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Retiring Council Members Bid Colleagues Farewell

By Eddy Ball
October 2007

Teresa (Teri) Bowers, Ph.D.
Referring to the candor of her parting comments, Bowers, right, joked, "The worst anyone can do to me now is make me serve on another council". (Photo courtesy of Steve McCaw)

J.D., Martin Philbert, Ph.D.
Losee reminded his colleagues, "As I leave this council be assured that I will be in the front row supporting you, and I'll be uncompromising in my expectations." (Photo courtesy of Steve McCaw)

Peter Spencer, Ph.D.
Spencer's fable may have been fanciful, but his profound commitment to the future of environmental health science struck a chord with everyone who listened. (Photo courtesy of Steve McCaw)

Elaine Faustman
Unfortunately, Elaine Faustman, shown here at the May Council meeting, was absent for her final meeting. (Photo courtesy of Steve McCaw)

Dennis Lang, Ph.D.
Division of Extramural Research and Training Acting Director Dennis Lang, Ph.D., left, smiled along with Wilson, center, and Budget Officer Lori Johnson as they listened to the outgoing members. "I think you've set a bar on closing comments by retiring members," Wilson remarked. "I can only wish my colleagues here good luck trying to reach it." (Photo courtesy of Steve McCaw)

The NIEHS National Advisory Environmental Health Sciences Council, along with community stakeholders and NIEHS staff, were presented with humorous and at times moving messages from four of its members, whose four-year terms expired with the September 17-18 meeting. Their parting remarks, while not devoid of constructive advice, underscored the depth of their collective commitment to the Institute and its science.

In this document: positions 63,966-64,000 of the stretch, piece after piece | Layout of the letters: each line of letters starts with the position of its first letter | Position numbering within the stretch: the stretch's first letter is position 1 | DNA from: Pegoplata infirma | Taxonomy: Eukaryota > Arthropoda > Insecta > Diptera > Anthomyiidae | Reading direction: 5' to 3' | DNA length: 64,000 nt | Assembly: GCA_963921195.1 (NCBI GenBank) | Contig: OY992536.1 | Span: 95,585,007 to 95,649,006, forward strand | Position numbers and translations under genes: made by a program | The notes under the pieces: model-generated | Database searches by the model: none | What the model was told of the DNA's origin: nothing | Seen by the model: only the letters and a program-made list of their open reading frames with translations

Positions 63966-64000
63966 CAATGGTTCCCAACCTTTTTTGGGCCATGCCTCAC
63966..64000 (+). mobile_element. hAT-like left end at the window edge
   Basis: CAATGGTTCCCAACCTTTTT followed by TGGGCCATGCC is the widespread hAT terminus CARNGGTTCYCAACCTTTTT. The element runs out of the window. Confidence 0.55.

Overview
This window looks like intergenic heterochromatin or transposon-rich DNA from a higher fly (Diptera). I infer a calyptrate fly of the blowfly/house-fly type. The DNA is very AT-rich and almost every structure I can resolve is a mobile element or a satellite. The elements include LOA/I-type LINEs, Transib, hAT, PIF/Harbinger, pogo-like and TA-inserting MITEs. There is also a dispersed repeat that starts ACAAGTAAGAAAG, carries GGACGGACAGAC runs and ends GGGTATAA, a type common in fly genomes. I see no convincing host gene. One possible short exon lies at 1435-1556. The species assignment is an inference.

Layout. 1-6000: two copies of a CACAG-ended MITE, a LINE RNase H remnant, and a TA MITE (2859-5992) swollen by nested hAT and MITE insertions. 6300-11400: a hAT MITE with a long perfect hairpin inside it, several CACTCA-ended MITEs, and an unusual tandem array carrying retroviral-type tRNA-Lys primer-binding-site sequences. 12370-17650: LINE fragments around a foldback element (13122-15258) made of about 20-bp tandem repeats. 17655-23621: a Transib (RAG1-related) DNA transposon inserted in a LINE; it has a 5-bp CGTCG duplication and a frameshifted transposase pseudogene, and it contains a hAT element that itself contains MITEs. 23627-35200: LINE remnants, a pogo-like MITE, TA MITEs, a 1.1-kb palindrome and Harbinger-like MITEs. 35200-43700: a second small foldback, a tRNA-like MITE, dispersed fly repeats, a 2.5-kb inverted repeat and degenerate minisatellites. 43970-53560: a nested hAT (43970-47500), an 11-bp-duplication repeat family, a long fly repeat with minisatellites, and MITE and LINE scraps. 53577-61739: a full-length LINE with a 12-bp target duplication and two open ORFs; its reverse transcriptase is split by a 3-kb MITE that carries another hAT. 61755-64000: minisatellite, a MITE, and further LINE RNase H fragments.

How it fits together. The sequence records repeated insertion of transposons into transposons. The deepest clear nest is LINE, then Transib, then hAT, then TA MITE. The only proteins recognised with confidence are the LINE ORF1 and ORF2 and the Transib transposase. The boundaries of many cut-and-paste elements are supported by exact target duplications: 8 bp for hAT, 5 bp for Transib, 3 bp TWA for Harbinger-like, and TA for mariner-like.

The retiring group included Teresa (Teri) Bowers, Ph.D., of the Gradient Corporation, private practice attorney David Losee, J.D., Martin Philbert, Ph.D., of the University of Michigan, and Peter Spencer, Ph.D., of Oregon Health and Science University. Also retiring is University of Washington scientist Elaine Faustman, Ph.D., who was unable to attend the meeting.

Proceeding in alphabetical order, the meeting heard first from Terri Bowers, who reflected on the group's determination when they were appointed in 2003. "The five of us who came on at that time had the same attitude that we were not going to be a rubber stamp council," she said "[and] I'm very pleased that everybody who has come on after us also has that attitude."

Noting that "what was appropriate at this point was to open the window and let the fresh air and sunshine in," David Losee pointed to advantages for the Institute now that the public is paying so much attention to NIEHS. "We can be your ambassadors," he maintained, "We want to broadcast the good work that's done here, [and] you have to give us that opportunity.... More than any other institute, your potential to produce what I think are really dramatic and useful results to benefit people of all nations is almost limitless."

Like Losee, Martin Philbert focused on the opportunities of what he described as "difficult" circumstances. "There are people around this country who know not of the Institute of Environmental Health Sciences or its mission or the work that's done here who are now looking at you," he argued. "It's an opportunity here to sell the mission, to sell the work that you do and its importance to the American people. Use that time wisely."

Not surprising to anyone who has watched him at Council meetings, Peter Spencer took an entirely different approach to saying farewell to his colleagues by creating an imaginary scenario. "Rather than give my own comments, let me conjecture the comments of an extraterrestrial investigator charged with figuring out how homo sapiens is doing in learning about the causes of diseases and reporting back to central command somewhere in outer space."

Despite Earth's enormous problems with the environment and humankind's ignorance and reluctance to face them, Spencer's story said, "There's a spot located somewhere in North Carolina where things are coming together in a remarkable way. In their new programs in global environmental health, they are clearly understanding that homo sapiens is a single species with common environmental threats which can pass over territorial boundaries, and that they're all in the same boat together."

"This is very encouraging," Spencer said as he ended the story. "The place to invest and the place to keep your eye on in the future is that little spot in North Carolina."

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